IoT and 5G security threats could have network operators reeling

Image credit: UVgreen | shutterstock.com

Dire warnings of security threats from two leading industry suppliers will either stimulate network operators into a frenzy of preventative activity or have them wondering if their world is coming to an end.

Kevin McNamee, director of Nokia’s Threat Intelligence Lab kicked off the release of Nokia’s Threat Intelligence Report 2019 warning that:

“Cyber criminals are switching gears from the traditional computer and smartphone ecosystems and now targeting the growing number of vulnerable IoT devices that are being deployed. You have thousands of IoT device manufacturers wanting to move product fast to market and, unfortunately, security is often an afterthought.”

In the report McNamee refers to, the fast-growing and evolving threat of malicious software targeting Internet of Things (IoT) devices is highlighted:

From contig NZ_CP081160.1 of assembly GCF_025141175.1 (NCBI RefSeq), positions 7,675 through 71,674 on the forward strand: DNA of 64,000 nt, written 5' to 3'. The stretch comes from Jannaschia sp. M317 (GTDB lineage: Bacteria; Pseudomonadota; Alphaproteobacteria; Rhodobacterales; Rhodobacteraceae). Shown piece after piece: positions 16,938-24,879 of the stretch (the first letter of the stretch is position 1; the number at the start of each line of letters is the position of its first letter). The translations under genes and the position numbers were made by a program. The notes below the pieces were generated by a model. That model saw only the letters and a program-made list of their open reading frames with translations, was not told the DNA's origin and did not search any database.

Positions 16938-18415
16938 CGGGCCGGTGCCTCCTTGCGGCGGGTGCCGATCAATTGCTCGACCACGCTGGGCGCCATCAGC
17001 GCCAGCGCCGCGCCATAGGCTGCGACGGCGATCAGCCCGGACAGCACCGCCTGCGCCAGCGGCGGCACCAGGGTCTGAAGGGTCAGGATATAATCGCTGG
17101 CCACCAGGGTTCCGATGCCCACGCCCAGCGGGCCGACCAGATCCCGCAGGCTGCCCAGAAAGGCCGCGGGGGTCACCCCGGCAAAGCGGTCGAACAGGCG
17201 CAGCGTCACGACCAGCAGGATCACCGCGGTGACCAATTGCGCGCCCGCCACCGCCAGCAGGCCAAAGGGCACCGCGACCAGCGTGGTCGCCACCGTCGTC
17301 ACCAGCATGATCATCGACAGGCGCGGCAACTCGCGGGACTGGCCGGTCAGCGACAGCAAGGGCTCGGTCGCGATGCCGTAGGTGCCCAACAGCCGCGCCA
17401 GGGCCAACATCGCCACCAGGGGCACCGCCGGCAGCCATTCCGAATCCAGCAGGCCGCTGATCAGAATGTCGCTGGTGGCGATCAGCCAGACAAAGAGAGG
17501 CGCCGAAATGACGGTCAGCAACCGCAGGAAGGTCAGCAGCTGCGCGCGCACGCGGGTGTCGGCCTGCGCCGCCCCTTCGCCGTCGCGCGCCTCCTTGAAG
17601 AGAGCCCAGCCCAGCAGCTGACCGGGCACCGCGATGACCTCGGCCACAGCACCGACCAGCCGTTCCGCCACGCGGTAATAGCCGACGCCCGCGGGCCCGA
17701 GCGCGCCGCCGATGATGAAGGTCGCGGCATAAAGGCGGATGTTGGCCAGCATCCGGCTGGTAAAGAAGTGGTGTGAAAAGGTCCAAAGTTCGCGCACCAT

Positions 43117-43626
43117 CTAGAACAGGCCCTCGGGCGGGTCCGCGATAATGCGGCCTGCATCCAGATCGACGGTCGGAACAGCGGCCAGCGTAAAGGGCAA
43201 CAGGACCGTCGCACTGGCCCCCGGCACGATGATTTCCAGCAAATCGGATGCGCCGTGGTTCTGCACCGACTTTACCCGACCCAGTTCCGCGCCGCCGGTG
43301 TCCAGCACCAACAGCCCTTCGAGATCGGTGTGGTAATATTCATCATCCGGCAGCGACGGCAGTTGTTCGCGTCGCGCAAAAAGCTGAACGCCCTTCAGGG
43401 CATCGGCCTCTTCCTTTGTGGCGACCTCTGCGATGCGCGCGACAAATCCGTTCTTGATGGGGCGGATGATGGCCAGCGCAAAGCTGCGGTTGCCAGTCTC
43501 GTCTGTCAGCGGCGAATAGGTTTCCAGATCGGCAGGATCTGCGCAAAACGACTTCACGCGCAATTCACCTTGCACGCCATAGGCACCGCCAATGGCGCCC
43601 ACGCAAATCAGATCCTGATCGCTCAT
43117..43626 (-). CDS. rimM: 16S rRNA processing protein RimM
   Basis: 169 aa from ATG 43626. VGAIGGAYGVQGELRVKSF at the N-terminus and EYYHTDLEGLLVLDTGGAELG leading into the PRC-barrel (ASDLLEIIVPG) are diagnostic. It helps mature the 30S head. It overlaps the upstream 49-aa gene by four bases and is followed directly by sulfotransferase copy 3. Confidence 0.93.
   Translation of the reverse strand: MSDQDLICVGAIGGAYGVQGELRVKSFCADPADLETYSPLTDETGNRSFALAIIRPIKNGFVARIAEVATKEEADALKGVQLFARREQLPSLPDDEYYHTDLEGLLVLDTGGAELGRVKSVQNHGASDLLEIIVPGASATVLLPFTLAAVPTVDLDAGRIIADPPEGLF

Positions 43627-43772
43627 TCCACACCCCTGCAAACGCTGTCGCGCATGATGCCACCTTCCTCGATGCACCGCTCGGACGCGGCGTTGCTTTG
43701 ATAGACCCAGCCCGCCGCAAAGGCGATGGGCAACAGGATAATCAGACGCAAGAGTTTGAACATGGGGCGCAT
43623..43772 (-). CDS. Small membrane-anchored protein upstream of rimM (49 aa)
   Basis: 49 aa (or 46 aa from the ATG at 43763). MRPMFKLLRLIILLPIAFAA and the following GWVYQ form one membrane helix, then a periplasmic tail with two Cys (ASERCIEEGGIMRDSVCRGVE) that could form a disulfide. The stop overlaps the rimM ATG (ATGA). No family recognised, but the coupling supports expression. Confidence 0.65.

• IoT botnet activity represented 78% of malware detection events in communication service provider networks in 2018, more than double the rate seen in 2016, when IoT bot activity was first seen in meaningful numbers;
  • IoT bots now make up 16% of infected devices in CSP networks, up significantly from 3.5% a year ago;
  • Malware threats against IoT devices could get worse as consumer adoption of such devices accelerate in the years ahead as 5G capabilities – including extreme broadband, ultra-low latency connectivity, and massive networking – advance.

As an indicator of the rising threat, the report found that malware-infected crypto-coin mining is expanding from high-end servers with specialized processors to IoT devices as well as smartphones and web browsers. Crypto-coin mining is generally the process by which crypto currency transactions are verified and added to blockchain technology systems.

Industry analysts widely expect IoT device adoption to accelerate with 5G. The high bandwidth, large-scale and ultra-low latency capabilities of 5G greatly facilitate connecting billions of things to the internet, including smart home security monitoring systems, vehicles, drones and medical devices.